February 17, 2007
WHEN Mark Bellamy was overtaken by road rage, angrily chasing another driver after a near collision, he was surprised by what happened at the next traffic lights.
"When I wound down the window and had a bit of a yell at him, the guy had tears in his eyes and said he was sorry – he’d just made a mistake," the Darlinghurst television producer-director says.
"That event has stayed with me. I don’t think I’ve ever yelled at anyone in traffic since."
A dramatised version of that incident features in a film that Bellamy has in the shorts festival Tropfest tomorrow night. He takes a comic approach to a normally unfunny subject in Road Rage.
"I think we get lost in our own lives," says Bellamy. "We end up taking out a lot of our frustrations and anger day-to-day on people who don’t deserve it."
The year of the sneeze – the "signature item" required to be included in every entry to indicate it was made specifically for Tropfest – is a strong one for comedies on serious subjects.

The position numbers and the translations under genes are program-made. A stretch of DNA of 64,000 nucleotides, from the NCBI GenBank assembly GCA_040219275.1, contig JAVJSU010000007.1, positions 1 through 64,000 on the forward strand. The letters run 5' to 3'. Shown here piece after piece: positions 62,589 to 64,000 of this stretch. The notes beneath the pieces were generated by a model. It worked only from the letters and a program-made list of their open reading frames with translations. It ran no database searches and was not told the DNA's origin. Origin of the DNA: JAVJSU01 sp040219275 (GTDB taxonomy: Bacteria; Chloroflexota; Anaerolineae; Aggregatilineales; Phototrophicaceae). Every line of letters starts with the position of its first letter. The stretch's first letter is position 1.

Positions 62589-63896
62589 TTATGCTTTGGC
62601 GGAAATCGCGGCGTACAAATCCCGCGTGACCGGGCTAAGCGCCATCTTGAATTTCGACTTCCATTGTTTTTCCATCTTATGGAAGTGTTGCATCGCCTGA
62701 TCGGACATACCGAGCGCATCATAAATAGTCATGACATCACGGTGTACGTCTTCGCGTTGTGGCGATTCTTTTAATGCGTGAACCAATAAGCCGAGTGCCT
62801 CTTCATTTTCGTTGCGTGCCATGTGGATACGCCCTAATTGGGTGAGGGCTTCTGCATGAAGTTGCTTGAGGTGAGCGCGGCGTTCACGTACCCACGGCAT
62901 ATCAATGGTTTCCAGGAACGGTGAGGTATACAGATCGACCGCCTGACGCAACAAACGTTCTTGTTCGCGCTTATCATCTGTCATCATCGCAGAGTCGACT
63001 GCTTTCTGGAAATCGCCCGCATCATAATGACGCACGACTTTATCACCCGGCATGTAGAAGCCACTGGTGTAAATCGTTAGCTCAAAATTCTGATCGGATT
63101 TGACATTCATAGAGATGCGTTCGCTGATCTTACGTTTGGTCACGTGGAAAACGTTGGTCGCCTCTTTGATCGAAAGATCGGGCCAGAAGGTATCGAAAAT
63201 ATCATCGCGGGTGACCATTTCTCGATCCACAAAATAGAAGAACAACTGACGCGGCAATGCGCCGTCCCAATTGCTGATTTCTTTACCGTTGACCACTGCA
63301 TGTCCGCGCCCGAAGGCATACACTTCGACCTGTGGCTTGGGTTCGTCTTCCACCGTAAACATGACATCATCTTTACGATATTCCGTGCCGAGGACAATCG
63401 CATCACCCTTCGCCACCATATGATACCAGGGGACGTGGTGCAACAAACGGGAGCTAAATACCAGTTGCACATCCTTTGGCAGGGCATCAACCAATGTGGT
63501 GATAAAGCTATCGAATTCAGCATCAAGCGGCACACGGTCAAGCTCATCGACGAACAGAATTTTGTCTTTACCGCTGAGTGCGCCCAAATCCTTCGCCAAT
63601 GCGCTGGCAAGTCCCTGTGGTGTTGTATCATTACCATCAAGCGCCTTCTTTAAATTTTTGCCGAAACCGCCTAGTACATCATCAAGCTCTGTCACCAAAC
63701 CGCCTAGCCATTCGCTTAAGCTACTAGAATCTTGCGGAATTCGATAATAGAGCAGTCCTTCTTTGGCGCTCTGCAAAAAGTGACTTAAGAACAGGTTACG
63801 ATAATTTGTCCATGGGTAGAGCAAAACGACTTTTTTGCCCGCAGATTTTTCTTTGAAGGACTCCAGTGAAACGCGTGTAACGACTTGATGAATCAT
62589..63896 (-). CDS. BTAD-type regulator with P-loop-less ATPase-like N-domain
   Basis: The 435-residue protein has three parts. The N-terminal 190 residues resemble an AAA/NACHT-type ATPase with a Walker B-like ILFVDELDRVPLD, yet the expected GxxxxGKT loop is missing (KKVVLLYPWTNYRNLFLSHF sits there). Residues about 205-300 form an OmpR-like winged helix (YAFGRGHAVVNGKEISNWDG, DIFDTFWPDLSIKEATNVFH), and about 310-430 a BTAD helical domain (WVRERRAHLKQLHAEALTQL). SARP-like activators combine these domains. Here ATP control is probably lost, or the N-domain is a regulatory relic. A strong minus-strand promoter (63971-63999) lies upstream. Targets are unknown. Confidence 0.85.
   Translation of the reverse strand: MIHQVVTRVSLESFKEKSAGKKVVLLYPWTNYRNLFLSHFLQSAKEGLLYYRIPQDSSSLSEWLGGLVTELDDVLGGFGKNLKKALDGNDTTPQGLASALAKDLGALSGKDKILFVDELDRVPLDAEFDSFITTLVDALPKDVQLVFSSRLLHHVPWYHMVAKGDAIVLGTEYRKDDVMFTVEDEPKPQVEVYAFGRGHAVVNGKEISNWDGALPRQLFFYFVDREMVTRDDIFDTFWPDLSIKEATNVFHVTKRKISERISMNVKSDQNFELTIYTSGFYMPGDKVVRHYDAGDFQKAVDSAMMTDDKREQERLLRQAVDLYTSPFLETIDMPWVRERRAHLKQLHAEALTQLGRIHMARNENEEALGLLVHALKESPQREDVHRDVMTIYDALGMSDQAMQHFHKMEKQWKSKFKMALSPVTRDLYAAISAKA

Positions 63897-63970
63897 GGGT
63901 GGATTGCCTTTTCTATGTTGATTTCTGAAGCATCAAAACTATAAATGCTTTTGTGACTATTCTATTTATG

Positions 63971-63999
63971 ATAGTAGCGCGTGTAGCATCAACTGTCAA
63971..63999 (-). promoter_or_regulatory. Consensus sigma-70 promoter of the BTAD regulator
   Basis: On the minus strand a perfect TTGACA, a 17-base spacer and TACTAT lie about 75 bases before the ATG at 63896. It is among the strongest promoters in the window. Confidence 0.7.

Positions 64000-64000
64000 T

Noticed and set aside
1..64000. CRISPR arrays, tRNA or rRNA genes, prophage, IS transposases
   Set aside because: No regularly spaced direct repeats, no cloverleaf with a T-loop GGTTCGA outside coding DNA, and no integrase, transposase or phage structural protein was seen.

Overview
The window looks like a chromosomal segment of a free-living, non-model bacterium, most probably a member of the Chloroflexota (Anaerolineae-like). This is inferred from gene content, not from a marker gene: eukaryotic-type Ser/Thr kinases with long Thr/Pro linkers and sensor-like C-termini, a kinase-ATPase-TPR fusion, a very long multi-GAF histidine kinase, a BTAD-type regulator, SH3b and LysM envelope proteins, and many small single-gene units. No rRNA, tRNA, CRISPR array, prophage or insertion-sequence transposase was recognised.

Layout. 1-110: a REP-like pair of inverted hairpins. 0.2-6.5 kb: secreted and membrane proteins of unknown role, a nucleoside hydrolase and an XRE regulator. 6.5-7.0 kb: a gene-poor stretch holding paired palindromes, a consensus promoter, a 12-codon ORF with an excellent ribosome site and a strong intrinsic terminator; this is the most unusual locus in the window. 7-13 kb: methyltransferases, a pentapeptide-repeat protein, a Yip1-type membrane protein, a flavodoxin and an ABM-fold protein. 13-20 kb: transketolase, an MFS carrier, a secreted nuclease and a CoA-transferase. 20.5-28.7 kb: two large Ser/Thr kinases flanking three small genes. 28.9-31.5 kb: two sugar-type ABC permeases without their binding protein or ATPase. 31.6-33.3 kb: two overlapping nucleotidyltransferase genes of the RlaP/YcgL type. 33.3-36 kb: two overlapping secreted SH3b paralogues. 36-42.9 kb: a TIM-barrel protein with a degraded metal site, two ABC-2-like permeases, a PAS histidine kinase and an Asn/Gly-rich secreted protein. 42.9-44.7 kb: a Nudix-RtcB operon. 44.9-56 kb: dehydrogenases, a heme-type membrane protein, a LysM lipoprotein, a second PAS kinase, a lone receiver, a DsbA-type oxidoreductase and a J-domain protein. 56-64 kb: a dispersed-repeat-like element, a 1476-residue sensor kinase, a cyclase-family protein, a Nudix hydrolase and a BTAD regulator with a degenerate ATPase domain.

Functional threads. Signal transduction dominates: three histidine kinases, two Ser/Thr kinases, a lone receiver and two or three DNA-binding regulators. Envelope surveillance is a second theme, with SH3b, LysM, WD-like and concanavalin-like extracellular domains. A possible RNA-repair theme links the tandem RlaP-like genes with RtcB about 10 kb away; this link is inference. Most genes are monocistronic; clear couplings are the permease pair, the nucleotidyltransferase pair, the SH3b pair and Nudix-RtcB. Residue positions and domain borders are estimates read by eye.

Even the Cronulla riots are treated jokingly in Between the Flags, when two rivals find themselves the first to arrive at the beach and wonder how they should behave until everyone else arrives. The final 16 films have been culled from almost 600 entries.
"The thing you get excited about with a festival like Tropfest is so many people seeing your film and testing your storytelling with such a large audience," Bellamy says.
"It’s like playing a rock festival as a filmmaker."
Like many other entrants, he hopes the festival helps him break into feature films. But this is the first time he has entered since being a finalist in 1999.
"I remember driving past last year when they were setting up the big screen," Bellamy says. "I couldn’t watch. I was like ‘Mark, you should have made a film this year’."
He only just made it. Having shot Road Rage for $3000, it was entered with four hours to spare.
"I didn’t want to drive past the Domain again and see the big screen without me being part of it."
Screenings start at 7.40pm with live broadcasts to other capitals and eight regional venues, including Wagga Wagga and Singleton.
Expected to attend are the designer Catherine Martin, who will present an award to encourage women filmmakers, Andrew Denton, Bryan Brown, Rachel Ward, Joel Edgerton and Hugo Weaving, whose brother Simon has the animated The Story of Ned in the finals.